A timber circle dating back 4,000 years which was found in the sea off the Norfolk coast is to return to the county in a permanent display.
The ancient timber circle found off the coast of Norfolk
Seahenge, with 55 oak posts and a central upturned stump dating from the Bronze Age, was found emerging from a beach at Holme-next-the-Sea in 1998.
Timbers were studied at the Bronze Age Centre, Peterborough, then preserved at the Mary Rose Trust, Portsmouth.
Next month Seahenge will go on display at the Lynn Museum in King's Lynn.
After Seahenge was excavated, 3D laser scanning revealed the earliest metal tool marks on wood ever discovered in Britain.
Archaeologists at the Bronze Age Centre, believe between 50 and 80 people may have helped build the circle, possibly to mark the death of an important individual.
Seahenge became exposed at low tides after the peat dune covering it was swept away by winter storms.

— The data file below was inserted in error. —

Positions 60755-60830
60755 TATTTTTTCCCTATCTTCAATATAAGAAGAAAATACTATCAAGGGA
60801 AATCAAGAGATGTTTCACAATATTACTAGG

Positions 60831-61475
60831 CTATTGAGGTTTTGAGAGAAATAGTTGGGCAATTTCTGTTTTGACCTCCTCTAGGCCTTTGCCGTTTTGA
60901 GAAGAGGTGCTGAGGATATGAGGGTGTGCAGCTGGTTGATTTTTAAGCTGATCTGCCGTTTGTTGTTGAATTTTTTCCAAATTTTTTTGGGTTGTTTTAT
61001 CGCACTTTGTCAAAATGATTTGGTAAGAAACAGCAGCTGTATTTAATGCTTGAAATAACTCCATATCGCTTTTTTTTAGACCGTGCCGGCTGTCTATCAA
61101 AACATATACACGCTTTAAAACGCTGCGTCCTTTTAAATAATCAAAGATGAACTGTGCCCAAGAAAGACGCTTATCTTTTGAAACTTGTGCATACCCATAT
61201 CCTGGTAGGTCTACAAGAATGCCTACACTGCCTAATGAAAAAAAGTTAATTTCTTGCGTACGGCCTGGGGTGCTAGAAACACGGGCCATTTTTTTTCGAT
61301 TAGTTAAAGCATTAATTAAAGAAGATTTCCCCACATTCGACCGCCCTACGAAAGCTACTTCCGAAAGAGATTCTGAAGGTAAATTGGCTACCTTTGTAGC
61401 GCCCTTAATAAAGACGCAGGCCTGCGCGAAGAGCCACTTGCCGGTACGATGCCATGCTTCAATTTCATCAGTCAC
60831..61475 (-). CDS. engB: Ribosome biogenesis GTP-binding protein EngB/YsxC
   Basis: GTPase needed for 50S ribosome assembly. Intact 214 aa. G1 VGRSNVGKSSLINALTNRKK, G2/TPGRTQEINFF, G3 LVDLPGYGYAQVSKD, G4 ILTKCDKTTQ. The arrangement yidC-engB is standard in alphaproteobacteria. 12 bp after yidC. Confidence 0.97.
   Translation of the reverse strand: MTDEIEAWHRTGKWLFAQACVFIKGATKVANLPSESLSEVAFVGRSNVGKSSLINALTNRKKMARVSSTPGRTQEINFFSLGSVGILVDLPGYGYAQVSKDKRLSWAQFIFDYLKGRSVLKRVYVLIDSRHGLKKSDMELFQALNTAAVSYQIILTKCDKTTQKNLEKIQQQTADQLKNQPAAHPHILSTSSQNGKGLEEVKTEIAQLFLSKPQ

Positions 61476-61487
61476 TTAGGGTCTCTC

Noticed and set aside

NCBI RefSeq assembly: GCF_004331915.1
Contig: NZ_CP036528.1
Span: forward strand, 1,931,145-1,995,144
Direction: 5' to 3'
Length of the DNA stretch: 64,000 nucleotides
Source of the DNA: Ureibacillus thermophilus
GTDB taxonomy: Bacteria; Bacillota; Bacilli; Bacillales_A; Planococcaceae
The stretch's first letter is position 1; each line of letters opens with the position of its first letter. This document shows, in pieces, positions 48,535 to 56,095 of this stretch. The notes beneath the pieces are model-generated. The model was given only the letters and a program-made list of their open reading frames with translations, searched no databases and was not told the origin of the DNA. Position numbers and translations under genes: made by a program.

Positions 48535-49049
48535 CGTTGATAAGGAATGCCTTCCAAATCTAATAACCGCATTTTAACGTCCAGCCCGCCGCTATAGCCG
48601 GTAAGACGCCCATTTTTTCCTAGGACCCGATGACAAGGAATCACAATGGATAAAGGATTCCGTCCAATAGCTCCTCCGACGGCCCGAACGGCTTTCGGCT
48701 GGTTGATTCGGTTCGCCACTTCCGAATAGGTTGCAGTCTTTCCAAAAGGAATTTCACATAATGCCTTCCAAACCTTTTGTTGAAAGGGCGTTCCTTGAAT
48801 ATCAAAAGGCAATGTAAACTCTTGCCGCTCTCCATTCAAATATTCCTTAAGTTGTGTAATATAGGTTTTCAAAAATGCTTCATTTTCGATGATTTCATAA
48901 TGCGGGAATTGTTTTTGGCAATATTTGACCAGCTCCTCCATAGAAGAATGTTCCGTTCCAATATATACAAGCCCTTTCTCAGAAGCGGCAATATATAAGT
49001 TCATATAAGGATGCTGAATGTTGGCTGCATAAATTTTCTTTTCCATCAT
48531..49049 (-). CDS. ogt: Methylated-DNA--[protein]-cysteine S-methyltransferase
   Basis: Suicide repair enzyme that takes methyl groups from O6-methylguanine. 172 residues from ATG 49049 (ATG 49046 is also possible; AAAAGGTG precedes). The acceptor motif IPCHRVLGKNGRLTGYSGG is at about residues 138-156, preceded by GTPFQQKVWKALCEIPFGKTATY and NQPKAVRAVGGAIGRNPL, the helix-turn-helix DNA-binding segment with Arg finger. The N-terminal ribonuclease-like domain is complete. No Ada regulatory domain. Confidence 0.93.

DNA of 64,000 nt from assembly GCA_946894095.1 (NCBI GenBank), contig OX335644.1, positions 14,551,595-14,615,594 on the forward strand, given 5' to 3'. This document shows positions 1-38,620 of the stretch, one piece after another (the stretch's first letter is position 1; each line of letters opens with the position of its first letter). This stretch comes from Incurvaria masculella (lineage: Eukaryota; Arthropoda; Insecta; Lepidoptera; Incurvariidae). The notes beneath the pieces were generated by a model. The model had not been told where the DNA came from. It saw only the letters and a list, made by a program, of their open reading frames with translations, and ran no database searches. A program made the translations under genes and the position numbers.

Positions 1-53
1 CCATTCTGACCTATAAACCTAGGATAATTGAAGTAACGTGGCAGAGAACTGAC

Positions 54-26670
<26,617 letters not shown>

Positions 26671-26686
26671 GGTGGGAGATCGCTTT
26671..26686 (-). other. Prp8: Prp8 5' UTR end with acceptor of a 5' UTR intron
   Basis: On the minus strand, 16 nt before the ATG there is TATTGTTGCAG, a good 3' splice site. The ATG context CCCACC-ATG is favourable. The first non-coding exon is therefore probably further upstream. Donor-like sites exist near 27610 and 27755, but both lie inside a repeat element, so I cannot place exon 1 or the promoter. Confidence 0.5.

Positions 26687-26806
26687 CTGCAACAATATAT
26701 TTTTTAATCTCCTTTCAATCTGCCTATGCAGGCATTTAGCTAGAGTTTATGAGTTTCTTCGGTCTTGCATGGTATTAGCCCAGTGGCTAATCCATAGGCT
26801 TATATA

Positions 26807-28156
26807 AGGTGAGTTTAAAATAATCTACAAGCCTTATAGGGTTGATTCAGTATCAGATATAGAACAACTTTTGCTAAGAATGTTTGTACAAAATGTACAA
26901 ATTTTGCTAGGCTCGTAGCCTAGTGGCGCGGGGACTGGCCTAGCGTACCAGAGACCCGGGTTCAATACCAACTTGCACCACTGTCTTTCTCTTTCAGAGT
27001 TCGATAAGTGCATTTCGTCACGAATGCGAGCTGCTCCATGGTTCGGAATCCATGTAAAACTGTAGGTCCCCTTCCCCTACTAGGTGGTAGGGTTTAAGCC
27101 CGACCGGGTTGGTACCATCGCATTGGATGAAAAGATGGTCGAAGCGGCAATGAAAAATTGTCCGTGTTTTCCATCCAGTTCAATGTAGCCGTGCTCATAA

The site's excavation was initially halted by protests by a group of about 12 Druids and environmental campaigners who said the sea had cared for the site for 4,000 years and would continue to do so.
But researchers said the exposed wood was deteriorating fast.
Funding from the Heritage Lottery Fund and Norfolk County Council has been provided for the Seahenge Gallery project at the Lynn Museum which will house the timber, displayed in its original formation.
The central stump, which is still being treated, will join the gallery at a later date.
John Gretton, of Norfolk County Council, said: "The discovery of Seahenge in the summer of 1998 captured the imagination of the public and archaeologists alike.
"Whilst the research done on the timbers has led to some historians drawing conclusions, the original function of Seahenge remains mysterious, and I hope that visitors will flock to the newly restored Lynn Museum to speculate on the ancient meaning behind the timbers - which we were able to rescue for all time from further damage."